The Board’s submission to the fact-finder with proposed salary increases was its first economic proposal. The Union takes this as an opening offer, and also to show that CPS and the mayor know they can afford educators’ demands for fairness.
CHICAGO, July 3, 2019—Chicago Teachers Union President Jesse Sharkey issued the following statement today in response to teacher contract proposals submitted by the mayor and Chicago Public Schools:
“Contrary to Mayor Lightfoot’s comments earlier this week, this is the first movement of any significance made by her office and Mayor Rahm Emanuel’s bargaining team since the Union first submitted our proposals six months ago. The Board’s submission of proposed salary increases was its first economic proposal. We have yet to hear anything from them regarding the staffing of clinicians, counselors, social workers, nurses and librarians, affordable housing, class size, or the increase of trauma services and wraparound supports for our schools.
“The average annual cost of living increase teachers and paraprofessionals have seen since 2011 is only 1.4 percent, and the cost of living in Chicago has skyrocketed in that time—especially the cost of housing. Thanks, in part, to our union’s legislative advocacy, CPS has seen structural revenue increases of more than $1 billion since 2016, but the proportion of its budget spent on supporting teachers and paraprofessionals (PSRPs) in the classroom has decreased.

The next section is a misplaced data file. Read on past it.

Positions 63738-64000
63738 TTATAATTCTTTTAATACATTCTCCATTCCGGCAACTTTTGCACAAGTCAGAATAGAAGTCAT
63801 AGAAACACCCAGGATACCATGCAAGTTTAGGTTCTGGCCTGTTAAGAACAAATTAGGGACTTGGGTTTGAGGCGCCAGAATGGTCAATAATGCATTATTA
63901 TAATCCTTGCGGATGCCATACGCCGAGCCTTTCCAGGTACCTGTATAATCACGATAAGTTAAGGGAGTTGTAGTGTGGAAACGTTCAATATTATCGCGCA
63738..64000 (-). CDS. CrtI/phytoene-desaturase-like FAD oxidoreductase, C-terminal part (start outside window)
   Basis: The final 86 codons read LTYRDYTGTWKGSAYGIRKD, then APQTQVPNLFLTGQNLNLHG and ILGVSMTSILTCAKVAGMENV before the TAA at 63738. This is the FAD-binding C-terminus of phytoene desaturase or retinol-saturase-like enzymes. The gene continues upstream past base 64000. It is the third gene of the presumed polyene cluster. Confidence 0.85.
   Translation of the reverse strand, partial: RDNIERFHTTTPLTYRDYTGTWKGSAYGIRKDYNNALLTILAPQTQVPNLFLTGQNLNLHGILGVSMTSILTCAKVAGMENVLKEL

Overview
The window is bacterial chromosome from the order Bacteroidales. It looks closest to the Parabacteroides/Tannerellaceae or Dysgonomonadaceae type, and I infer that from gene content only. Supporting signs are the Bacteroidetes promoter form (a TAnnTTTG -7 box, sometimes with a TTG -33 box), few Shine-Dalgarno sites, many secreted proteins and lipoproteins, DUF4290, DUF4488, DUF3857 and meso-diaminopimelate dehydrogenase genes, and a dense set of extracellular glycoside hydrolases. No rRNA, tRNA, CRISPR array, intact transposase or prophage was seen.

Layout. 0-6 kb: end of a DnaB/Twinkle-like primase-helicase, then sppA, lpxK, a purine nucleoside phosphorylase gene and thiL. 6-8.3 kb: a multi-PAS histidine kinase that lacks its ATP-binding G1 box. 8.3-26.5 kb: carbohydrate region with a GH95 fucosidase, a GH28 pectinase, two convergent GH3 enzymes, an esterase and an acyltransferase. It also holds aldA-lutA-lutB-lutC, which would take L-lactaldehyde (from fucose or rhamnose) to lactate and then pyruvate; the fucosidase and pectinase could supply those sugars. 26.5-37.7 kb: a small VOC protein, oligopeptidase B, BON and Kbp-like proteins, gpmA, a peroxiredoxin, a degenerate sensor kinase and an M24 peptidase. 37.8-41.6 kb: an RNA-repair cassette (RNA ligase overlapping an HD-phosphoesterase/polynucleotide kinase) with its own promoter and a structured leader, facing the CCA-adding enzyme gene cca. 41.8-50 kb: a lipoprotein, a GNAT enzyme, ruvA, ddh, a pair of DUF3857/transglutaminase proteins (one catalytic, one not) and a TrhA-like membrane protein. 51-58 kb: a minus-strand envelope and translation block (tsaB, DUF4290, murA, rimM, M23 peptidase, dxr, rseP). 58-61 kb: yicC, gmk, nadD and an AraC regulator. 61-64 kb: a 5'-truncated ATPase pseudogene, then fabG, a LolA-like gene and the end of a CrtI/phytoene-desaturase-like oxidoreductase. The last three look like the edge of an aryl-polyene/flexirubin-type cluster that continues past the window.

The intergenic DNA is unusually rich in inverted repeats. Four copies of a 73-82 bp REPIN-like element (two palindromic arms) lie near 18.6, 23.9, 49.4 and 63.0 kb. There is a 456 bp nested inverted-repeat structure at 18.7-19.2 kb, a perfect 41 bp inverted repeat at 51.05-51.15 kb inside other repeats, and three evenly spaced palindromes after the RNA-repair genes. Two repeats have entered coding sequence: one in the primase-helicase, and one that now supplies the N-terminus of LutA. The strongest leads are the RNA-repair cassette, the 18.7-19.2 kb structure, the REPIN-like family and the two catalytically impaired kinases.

“CPS and the mayor can afford our demands for fairness. Their proposed health care increases of 0.5 percent a year starting in 2022 bring the value of their proposals down by 1.5 percent. Instead of 14 percent over five years, it works out to be 12.5 percent—or an average 2.5 percent increase per year. Add to that the 0.8 percent health care increase they unilaterally pushed through in January, and their salary offer is even lower.
“The bottom line is this: Chicago voters affirmed Lori Lightfoot’s vision. That vision encompassed the same education platform our union has been putting forth for the last decade. That vision is not at all reflected in these proposals.
“Lincoln Yards developers have received every penny of the billions they sought. The mayor is already planning to earmark more money for a police training academy on the West Side. Why does public education in this city—a profession dominated by women—routinely get undermined and disrespected? Why is there no salary schedule or job security for our PSRPs, many of whom are Black and Brown female heads of their households? Why are clinician, social worker, nurse and counselor staffing levels well below national standards? Why are we throwing books in the trash instead of putting more libraries and librarians in our schools?
“At the same time the mayor is talking about raising property taxes and ‘deforming’ pensions, she is lowballing us in everything we have asked for in negotiations after weeks of inaction.”